A desperate cook on weekends (who is missing a fully functional kitchen) and an Associate Professor the rest of the week, this blog chronicles my weekend culinary adventures in my hometown and the food I feed my family who scratches their heads when I make something unusual.
I don't really remember when or where I first tasted leche flan but it must have been at one of my Mom's school parties. She was a first grade teacher and I always tag along with her whenever they have a school affair when I myself have no class and did not want to be left alone at home. Their affair always included a party for the teachers and their guest of honor and as the son of a teacher, I got a free pass. Let's just say I developed a taste for this simple dessert from my sporadic encounters with it. Our family never really made leche flan for special occasions because one, my Dad's favorite dessert is *buko fruit salad. Secondly, we always ordered a cake from my Tita Warlet so there was no need to panic over not having a dessert to serve.
I was able to experience more versions of leche flan when I went to collge in Manila. I knew of people who actually made the dessert. There was just one problem: it seems that the recipe is a closely guarded secret. A good friend of mine, Dinah, makes really awesome leche flans but she would never tell me how her family made them. I can't pretend I understand the reason behind the secrecy but out of friendship, I respect their decision not to share. My frustration over this dessert was only assuaged by the fact that it is readily available in major cake stores for a reasonable price so if I needed a fix, I bought one.
The first time I tried to make leche flan was when my friends and I were graduate students at the University of Florida. We were craving leche flan but since it was not available to buy, we did a bit of research on the internet until we found a promising recipe to try out. I remembered it being a Friday night and it took us four hours to make it but the overall result was just a tad shy of awesome. It was very sweet but the texture was perfect. I finally managed to make some additional revisions to finally come up with my recipe that is quite fool-proof. A flan may not be your idea of a cake but do give it a chance and you might find yourself hankering for it.
On the issue of what condensed milk to use, I prefer the La Lechera brand as it seems to have this really thick texture compared to other available condensed milk. I have tried using the cheapest condensed milk and it does not really affect the final product so there is no need to fret. I also bake my flan bain-marie as opposed to steaming. You just have more control when you bake it. Just make sure that you submerge the baking pan ¾ of the way in a water bath. This is where a turkey roaster doubles as the water bath. Also, make sure that you use hot water for the water bath. There are several flavored variations of leche flan but I'm going to stick to the original version for now. I think perfecting the original version is a good place to start and once you know the basics of flan making, fiddling with the recipe to suit your tastes won't be a problem.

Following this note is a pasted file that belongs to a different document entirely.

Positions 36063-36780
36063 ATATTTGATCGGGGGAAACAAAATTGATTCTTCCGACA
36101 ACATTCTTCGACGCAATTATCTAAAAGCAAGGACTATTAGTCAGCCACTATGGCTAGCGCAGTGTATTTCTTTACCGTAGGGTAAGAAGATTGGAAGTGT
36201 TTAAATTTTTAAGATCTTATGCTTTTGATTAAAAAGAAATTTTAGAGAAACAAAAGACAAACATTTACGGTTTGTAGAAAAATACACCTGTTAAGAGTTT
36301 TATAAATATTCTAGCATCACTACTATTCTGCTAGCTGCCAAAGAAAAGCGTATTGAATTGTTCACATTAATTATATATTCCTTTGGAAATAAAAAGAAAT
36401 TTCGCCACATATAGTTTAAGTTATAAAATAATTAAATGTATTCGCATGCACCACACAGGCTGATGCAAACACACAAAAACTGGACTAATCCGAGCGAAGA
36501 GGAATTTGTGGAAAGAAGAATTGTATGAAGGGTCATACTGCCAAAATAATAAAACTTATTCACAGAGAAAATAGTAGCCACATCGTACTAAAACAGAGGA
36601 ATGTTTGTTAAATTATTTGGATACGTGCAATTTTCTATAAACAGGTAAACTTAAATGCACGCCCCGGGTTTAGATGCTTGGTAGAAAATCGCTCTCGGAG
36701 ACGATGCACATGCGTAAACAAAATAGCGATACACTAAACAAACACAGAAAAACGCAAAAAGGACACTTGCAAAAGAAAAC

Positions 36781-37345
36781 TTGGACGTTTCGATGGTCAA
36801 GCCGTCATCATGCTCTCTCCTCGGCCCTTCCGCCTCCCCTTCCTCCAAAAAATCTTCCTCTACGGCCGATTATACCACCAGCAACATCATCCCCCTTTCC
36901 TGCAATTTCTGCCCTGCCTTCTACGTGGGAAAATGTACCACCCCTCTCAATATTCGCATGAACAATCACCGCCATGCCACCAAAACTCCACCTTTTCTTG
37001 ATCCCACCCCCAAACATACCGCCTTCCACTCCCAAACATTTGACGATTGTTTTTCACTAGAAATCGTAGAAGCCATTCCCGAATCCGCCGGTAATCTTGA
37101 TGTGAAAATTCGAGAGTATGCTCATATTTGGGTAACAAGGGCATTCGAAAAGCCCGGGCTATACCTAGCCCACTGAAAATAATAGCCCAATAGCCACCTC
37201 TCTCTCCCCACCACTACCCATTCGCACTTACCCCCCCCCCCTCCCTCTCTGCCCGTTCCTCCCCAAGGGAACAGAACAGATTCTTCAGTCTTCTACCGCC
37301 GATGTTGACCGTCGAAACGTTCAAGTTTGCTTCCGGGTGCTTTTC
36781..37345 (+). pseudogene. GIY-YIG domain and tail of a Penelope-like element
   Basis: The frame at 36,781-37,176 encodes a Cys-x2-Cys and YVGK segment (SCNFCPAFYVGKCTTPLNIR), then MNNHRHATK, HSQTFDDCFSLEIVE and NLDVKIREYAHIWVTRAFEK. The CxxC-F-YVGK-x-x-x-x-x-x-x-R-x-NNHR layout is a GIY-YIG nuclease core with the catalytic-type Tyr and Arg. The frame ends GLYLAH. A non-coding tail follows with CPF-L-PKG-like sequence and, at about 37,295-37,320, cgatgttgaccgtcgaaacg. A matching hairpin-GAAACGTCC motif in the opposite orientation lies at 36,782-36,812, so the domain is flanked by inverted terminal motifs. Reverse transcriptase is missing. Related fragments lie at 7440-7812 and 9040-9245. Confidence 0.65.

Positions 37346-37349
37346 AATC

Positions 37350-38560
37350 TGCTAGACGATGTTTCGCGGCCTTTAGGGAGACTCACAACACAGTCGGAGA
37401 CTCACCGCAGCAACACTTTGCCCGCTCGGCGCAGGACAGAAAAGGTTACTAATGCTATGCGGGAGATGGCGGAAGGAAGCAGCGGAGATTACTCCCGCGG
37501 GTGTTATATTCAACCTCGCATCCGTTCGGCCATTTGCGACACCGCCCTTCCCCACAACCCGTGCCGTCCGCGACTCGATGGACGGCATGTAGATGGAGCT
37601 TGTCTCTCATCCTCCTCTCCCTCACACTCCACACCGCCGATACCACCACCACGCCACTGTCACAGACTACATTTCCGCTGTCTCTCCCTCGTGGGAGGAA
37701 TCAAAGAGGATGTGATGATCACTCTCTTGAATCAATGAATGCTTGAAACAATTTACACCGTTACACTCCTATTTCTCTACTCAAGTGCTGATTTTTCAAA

Copyright 2011 LtDan'sKitchen blogs
6 egg yolks
2 large eggs
1 can evaporated milk
1 can condensed milk
1 + ¼ cup white sugar
1 tsp vanilla extract
1. Take one cup of sugar and melt in a 9-inch
round pan over a low
flame. Be patient and
go slow to avoid burning the sugar. You want to caramelize the sugar
so that it coats the whole pan. Use more sugar if needed to achieve an even layer of caramel. Let cool and set aside.
2. In a large bowl, combine the rest of the ingredients. With a wire
whisk, mix the custard mixture until the eggs are fully incorporated. Do not beat.
3. Pour the custard mixture though a fine sieve over the caramelized
sugar in the 9-inch baking pan. Cover with foil.
4. In a preheated oven at 300°F, bake the flan bain-marie for one hour.
Check the flan by jiggling the pan (yes, jiggling is a technical culinary
term) to determine if the top middle layer is set. Continue checking
every 10 minutes until you are confident that it is of the right
5. Remove from the water bath and let cool to room temperature. Once
cooled, chill it in the fridge for at least four hours.
6. To serve, run a knife on the side of the pan and invert onto a tray.